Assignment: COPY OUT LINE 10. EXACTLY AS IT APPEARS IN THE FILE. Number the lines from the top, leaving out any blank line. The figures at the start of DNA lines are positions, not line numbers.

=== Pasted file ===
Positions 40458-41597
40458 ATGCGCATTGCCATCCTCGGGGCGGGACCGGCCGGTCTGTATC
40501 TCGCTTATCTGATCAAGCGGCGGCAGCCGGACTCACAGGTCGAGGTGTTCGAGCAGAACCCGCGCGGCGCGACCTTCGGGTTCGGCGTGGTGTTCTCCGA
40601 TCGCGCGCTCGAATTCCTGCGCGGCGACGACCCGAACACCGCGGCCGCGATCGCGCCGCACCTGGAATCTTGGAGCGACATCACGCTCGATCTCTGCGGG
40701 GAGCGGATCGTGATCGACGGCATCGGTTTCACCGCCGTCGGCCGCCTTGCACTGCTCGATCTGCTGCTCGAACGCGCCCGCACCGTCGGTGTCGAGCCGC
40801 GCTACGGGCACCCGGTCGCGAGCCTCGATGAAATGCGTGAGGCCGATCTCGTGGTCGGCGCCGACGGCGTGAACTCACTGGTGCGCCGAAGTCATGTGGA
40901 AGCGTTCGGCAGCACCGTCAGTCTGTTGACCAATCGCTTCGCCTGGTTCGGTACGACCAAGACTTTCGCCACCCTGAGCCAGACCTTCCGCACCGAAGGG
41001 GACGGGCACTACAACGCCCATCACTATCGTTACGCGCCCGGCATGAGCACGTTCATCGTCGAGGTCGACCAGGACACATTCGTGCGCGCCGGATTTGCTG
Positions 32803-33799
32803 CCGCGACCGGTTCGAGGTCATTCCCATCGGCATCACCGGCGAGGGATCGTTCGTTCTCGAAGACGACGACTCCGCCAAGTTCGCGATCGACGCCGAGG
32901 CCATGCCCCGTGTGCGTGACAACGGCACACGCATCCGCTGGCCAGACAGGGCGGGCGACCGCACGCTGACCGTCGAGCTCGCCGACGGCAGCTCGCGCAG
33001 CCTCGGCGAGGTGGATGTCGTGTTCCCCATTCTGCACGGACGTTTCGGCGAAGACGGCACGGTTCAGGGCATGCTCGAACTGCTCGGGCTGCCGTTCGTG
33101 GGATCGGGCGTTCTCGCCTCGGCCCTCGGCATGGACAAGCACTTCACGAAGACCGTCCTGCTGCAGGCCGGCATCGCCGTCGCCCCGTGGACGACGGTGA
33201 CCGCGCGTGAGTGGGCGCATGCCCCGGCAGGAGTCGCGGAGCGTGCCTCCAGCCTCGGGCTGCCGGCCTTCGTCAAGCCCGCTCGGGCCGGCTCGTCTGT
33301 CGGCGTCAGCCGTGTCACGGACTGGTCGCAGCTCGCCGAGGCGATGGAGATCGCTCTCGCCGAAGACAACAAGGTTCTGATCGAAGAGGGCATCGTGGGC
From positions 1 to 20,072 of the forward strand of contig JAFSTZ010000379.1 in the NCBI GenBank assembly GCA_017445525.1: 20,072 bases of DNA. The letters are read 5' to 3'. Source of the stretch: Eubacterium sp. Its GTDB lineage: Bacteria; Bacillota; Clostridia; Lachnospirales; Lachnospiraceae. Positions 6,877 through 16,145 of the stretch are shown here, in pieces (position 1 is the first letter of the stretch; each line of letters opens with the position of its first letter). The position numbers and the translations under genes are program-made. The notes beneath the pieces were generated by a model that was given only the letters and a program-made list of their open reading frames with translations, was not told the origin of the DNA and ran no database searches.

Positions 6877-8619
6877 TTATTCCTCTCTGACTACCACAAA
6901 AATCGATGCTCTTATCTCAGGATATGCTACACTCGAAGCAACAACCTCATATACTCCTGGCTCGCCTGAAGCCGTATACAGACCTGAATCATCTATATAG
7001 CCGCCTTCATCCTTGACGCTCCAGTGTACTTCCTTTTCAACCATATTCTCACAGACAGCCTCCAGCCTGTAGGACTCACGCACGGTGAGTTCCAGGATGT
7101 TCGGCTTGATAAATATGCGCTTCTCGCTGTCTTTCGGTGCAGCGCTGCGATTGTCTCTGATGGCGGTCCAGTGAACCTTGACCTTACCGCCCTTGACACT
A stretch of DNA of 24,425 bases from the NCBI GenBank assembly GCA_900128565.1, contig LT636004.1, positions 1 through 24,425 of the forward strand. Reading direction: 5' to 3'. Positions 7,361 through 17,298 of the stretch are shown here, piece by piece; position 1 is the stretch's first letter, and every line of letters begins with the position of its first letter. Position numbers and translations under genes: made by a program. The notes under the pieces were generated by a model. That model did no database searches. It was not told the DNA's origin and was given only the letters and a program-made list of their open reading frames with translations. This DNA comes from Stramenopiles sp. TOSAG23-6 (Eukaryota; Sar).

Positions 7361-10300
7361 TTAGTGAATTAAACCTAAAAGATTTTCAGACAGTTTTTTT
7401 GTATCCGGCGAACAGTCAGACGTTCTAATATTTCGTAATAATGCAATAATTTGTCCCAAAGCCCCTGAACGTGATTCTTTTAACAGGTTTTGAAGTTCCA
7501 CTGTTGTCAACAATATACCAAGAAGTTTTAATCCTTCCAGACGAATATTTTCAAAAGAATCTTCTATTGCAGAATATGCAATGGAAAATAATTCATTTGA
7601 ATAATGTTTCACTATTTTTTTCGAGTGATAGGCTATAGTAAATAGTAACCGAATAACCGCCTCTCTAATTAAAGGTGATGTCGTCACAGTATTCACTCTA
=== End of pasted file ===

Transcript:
32803 CCGCGACCGGTTCGAGGTCATTCCCATCGGCATCACCGGCGAGGGATCGTTCGTTCTCGAAGACGACGACTCCGCCAAGTTCGCGATCGACGCCGAGG